Meet ‘Earendel,’ The Record-Breaking New Farthest Star Ever Seen Revealed By The Hubble Space Telescope

Scientists using the Hubble Space Telescope have found a very distant single star or star system that exists around 900 million years after the Big Bang, which occurred 13.8 billion years ago.

The amazing discovery—described by NASA as “record-breaking”—was published today in Nature today.

It’s the farthest individual star ever seen to date.

This ancient far-off star has been nicknamed “Earendel,” which comes from an Old English word meaning “morning star” or “rising light.” It’s catalogue name is WHL0137-LS.

Earendel is far more distant than previous observations of similar systems. In 2018 an enormous blue star nicknamed Icarus became the farthest individual star ever seen at nine billion light-years.

Earendel is estimated to have a mass greater than 50 times the mass of the Sun.

It was found using the Hubble Space Telescope as part of the Reionization Lensing Cluster Survey (RELICS) Program, which images massive galaxy clusters with the aim of finding the brightest distant galaxies for the James Webb Space Telescope (JWST) to study.

The research will tell us more about our cosmic origins, but how Earendel was found is incredible.

Led by Brian Welch at the Johns Hopkins University, Baltimore, the team used a galaxy cluster as a natural “magnifying glass,” something called “gravitational lensing.”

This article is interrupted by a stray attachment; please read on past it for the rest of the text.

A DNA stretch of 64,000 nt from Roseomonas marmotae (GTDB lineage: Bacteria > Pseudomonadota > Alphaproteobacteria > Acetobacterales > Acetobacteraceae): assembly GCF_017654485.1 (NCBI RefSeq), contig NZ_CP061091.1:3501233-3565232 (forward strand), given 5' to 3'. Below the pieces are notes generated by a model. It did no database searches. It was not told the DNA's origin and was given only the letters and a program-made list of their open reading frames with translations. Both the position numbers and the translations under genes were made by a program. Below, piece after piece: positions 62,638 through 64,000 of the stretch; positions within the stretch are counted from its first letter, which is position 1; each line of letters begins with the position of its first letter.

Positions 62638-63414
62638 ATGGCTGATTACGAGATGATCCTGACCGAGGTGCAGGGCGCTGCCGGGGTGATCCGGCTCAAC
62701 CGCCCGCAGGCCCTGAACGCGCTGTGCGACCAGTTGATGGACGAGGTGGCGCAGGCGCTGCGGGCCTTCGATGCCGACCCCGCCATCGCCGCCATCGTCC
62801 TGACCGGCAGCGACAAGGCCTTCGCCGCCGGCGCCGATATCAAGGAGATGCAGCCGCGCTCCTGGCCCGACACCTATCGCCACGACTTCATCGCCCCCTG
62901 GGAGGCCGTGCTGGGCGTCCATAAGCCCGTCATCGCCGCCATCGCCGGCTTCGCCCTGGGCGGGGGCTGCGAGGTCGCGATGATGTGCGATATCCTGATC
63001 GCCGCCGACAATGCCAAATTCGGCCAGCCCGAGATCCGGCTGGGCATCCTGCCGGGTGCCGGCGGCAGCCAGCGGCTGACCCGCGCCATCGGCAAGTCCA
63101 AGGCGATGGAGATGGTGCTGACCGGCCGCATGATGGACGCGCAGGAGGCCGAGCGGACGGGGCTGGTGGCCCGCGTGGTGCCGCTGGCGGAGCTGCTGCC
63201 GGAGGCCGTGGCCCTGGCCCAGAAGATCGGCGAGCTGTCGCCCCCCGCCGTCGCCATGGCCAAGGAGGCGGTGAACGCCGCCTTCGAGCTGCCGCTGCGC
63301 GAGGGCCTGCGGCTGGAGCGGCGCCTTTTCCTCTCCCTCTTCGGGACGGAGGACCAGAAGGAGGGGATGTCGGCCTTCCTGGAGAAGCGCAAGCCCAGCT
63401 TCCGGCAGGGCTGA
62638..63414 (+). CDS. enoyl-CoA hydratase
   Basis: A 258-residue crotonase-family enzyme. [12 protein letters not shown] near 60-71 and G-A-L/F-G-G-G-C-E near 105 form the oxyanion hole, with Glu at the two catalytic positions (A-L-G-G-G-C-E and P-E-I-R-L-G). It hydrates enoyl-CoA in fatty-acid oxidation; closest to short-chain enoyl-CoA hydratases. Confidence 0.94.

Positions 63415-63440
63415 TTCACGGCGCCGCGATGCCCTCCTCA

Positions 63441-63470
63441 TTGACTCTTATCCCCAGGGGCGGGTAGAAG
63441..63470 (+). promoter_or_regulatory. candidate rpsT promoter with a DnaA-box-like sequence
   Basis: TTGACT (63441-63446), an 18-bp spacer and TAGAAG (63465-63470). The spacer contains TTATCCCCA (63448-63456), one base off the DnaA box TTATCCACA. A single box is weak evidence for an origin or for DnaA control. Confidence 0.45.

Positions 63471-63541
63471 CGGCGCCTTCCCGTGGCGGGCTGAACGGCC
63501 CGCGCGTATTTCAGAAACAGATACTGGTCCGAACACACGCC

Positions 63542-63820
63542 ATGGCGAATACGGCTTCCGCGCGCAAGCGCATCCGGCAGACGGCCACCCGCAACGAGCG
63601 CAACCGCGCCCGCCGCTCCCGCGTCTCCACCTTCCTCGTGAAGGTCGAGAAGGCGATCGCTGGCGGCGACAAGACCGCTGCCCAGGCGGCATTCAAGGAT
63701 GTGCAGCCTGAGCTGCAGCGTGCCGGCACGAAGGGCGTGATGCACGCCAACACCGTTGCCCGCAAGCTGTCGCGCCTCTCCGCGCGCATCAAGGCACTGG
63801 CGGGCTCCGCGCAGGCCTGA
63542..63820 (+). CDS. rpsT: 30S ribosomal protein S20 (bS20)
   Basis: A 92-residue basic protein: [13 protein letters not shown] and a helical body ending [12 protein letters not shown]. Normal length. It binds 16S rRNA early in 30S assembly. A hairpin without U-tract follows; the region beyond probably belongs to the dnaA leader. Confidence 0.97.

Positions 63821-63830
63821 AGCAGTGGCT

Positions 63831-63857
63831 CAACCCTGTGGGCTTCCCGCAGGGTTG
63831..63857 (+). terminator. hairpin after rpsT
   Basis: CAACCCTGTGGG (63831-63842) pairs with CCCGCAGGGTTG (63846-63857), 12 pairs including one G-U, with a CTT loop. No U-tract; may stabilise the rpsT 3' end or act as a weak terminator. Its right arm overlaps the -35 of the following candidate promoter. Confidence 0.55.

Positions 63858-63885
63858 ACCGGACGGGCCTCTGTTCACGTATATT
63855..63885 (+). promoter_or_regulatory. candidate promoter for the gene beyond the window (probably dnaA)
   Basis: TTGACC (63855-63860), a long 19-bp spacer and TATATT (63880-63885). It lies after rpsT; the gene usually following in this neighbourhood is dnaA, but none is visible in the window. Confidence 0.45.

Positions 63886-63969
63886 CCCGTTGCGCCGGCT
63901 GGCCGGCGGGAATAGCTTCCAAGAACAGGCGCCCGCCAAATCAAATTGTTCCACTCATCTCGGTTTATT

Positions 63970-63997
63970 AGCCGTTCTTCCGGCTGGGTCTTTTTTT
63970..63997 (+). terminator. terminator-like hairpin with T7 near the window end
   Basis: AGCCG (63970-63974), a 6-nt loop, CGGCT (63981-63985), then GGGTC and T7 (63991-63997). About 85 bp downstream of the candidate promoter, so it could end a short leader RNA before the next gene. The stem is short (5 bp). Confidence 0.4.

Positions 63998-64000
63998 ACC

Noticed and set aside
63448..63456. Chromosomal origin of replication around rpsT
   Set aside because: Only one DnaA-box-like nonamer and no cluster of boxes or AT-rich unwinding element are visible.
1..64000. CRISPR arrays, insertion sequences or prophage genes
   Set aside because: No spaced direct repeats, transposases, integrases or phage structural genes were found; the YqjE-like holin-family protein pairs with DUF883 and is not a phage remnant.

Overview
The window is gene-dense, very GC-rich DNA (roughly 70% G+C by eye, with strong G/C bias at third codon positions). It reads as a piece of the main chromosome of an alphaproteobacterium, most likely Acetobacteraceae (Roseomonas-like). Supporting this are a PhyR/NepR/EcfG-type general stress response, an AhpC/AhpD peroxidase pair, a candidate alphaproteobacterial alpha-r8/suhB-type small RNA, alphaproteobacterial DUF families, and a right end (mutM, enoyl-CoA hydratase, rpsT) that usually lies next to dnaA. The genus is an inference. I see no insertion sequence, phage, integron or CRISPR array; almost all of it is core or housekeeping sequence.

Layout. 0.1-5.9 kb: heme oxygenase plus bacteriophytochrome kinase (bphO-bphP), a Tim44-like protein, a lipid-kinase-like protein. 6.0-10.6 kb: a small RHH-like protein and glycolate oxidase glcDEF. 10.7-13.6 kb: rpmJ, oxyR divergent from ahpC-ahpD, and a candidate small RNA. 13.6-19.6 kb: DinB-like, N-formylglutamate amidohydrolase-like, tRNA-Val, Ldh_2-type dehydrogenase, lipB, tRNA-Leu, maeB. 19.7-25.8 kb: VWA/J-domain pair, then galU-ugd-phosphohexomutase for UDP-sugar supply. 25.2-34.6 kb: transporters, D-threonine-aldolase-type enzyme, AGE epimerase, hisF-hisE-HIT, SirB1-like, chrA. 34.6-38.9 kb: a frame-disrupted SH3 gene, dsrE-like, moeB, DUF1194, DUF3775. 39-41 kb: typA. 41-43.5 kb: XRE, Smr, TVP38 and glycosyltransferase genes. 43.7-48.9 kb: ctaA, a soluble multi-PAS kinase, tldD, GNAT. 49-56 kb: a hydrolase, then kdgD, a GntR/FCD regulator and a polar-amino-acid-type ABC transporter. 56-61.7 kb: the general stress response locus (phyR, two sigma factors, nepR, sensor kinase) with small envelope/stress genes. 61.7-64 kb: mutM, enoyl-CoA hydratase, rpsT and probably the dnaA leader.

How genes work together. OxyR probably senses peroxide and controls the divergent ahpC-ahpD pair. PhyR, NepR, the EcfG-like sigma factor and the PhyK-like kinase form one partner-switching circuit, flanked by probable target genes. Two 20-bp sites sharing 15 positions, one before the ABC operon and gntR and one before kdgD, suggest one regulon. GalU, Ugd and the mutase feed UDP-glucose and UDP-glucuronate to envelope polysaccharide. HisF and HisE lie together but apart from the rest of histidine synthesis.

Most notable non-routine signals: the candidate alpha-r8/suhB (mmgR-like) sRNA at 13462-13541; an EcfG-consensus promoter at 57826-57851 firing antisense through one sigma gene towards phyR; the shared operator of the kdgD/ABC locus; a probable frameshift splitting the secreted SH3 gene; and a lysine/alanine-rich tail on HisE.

Gravitational lensing is the best way to discover incredibly far-off stars.

It describes the effect of the gravity of a foreground star or galaxy bending the light from a background star or galaxy. That occurs because mass bends space (as predicted by Einstein), so light from the background star takes a different path.

In Earendel’s case a distant star was magnified by a closer object in the foreground, a massive galaxy cluster called WHL0137–08 (also called WHL J24.3324-8.477), which Hubble has photographed before as part of the same RELICS Program:

Gravitational lensing revealed Earendel to be either an individual star or double star system.

Astronomers are excited because Earendel has a redshift of 6.2.

So is Earendel a red giant star? No—it’s just that when we detect very old light it is red because it’s been stretched over time as it travels through space. Red light has the longest wavelength.

Since the Universe is expanding, very distant stars and galaxies appear to move away from us at greater speeds than closer galaxies. Their light is therefore redder.

The redness of its light is how the researchers can estimate the distance of Earendel because the redder its light is, the earlier in the history of the Universe it must exist.

To put it in perspective, the previous record for spotting a star using gravitational lensing was at much smaller redshifts of around 1–1.5.

The researchers hope that they will soon be able to use the Webb telescope—a full-fledged and sensitive infrared telescope that is specifically created to find redshifted objects—to measure Earendel’s temperature, mass and spectral properties.

It’s thought that the Webb telescope may even discover that magnified stars like Earendel are common.

Wishing you clear skies and wide eyes.

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